Canon G10: about 350, larger, quite chunky "compact", flexible 5x zoom, from 28mm wide angle so fits most scenes in, bigger sensor than true compacts with manual control too, RAW. Reviews say IQ up to 400 ISO are fantastic. I just didn't like the styling and I admit that I prefer to stick with the Oly, Panasonic, Leica 4/3rds "gang", but this camera is regarded as awesome if you do the research, the only thing I saw was a slow continuous frame rate so if you need that then watch out.

Panasonic LX3/Leica D-Lux 4: These are basically the same camera, but in my view, the Leica in it's brown leather case is one of the most desireable photographic objects around at any price! The LX3 costs about 350 but seems to be quite hard to get at the moment, the Leica is 500 from Harrison Cameras online with the leather case. Very small and light, larger sensor, manual, RAW, wider (24mm) but shorter zoom at 2.5x. I have the Leica and it lives up to the hype in my view, its trump card being its F2.0 lens and 24mm wide, great for indoor/low light shots without a flash, street photographapy as well as landscape. Ive taken 400 ISO which are fine, even 800 aren't too bad but 80 ISO is obviously best. For general use, the shorter zoom is something that could restrict your wife, for sports for example, you have to be prepared for that and move to get the shot you want rather than the shot moving to come to you!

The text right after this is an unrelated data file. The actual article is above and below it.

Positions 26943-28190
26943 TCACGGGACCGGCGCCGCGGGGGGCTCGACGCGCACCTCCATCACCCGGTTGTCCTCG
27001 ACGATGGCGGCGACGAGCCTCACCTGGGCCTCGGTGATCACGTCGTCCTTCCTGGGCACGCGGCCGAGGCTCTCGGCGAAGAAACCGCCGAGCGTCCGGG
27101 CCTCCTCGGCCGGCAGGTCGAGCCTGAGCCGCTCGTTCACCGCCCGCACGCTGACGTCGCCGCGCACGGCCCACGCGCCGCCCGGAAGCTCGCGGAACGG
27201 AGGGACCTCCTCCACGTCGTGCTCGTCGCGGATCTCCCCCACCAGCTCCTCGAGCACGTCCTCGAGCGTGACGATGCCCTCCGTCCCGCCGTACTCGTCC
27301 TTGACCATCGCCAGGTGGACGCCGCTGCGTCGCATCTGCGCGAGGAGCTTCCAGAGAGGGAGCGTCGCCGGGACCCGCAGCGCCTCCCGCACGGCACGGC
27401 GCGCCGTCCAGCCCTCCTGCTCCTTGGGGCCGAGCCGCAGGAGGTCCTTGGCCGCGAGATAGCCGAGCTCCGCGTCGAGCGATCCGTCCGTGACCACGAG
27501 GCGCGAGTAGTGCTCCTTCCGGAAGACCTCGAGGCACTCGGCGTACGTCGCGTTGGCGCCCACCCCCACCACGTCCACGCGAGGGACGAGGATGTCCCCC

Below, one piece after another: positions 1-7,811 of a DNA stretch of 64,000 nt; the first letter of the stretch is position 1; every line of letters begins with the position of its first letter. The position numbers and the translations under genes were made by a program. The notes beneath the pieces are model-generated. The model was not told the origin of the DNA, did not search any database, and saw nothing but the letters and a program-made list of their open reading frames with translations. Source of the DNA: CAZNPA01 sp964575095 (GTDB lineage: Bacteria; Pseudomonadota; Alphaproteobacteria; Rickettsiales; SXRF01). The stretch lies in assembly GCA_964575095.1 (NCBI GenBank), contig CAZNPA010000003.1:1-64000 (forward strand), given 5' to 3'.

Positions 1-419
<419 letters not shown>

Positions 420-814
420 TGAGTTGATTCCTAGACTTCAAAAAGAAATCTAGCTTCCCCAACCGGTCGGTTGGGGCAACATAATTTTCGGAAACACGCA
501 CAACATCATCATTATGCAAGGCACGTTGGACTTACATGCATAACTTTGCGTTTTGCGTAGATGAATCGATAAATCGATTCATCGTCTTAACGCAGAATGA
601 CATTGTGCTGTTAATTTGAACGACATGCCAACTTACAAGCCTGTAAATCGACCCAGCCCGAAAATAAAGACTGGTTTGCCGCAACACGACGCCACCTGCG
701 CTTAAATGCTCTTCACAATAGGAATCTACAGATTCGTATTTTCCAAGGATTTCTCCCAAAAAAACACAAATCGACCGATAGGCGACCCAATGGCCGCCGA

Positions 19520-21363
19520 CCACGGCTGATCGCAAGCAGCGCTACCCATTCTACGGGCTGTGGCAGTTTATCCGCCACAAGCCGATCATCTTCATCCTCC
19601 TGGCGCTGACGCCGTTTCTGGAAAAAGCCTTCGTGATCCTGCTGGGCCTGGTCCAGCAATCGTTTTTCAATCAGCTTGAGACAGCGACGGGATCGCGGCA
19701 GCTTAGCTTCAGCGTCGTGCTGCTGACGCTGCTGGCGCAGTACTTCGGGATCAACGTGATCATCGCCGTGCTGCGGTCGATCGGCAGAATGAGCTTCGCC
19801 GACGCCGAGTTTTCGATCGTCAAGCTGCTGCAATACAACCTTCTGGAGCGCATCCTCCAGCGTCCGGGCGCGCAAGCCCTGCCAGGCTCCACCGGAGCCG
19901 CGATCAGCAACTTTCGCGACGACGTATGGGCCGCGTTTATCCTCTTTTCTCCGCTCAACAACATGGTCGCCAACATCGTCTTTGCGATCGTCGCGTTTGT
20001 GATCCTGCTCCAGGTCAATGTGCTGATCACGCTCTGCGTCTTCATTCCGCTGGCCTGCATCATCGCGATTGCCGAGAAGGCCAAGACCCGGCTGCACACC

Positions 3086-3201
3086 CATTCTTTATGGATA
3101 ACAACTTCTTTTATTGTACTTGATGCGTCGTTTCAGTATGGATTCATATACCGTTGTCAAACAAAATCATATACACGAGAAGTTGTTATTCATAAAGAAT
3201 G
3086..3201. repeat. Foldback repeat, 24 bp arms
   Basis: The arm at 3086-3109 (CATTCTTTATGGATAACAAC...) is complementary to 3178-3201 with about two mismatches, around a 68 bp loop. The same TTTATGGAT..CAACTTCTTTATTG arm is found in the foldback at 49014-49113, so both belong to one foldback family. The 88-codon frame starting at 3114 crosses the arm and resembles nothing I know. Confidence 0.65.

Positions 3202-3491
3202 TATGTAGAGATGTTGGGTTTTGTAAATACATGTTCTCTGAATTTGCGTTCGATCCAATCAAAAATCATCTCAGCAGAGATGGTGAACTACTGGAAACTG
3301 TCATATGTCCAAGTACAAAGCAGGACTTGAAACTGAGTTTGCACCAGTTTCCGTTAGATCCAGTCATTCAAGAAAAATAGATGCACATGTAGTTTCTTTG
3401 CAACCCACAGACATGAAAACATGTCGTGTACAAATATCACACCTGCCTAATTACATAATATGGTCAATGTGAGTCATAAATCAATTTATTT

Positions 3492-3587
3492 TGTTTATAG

Panasonic TZ5/7: These are very flexible compacts, with a 10x - 12x zoom capabiltiy and with a huge reputation and they can do HD video too. The TZ5 is the old model from 1 year ago and the TZ7 the latest. They both cost about 300 although the old model if you can find it is less than 200 now and that's what I went for with my wife, got her a refurb TZ5 off eBay for 150 and its great, you just have to bear in mind that the "happy zone" of a true compact with the smaller sensor is narrower - i.e. the conditions need to be good, but its hard to argue with the capabilities and Panasonic rule the roost in this class of camera right now.

Should have said, that with all compacts, watch out for how wide the lens starts at. They are quoted in 35mm equivalent terms and the norm until recently was 35mm which can be a little tight for what many people use a compact for, far better to start at 28mm or even less with the LX3/D-Lux for example.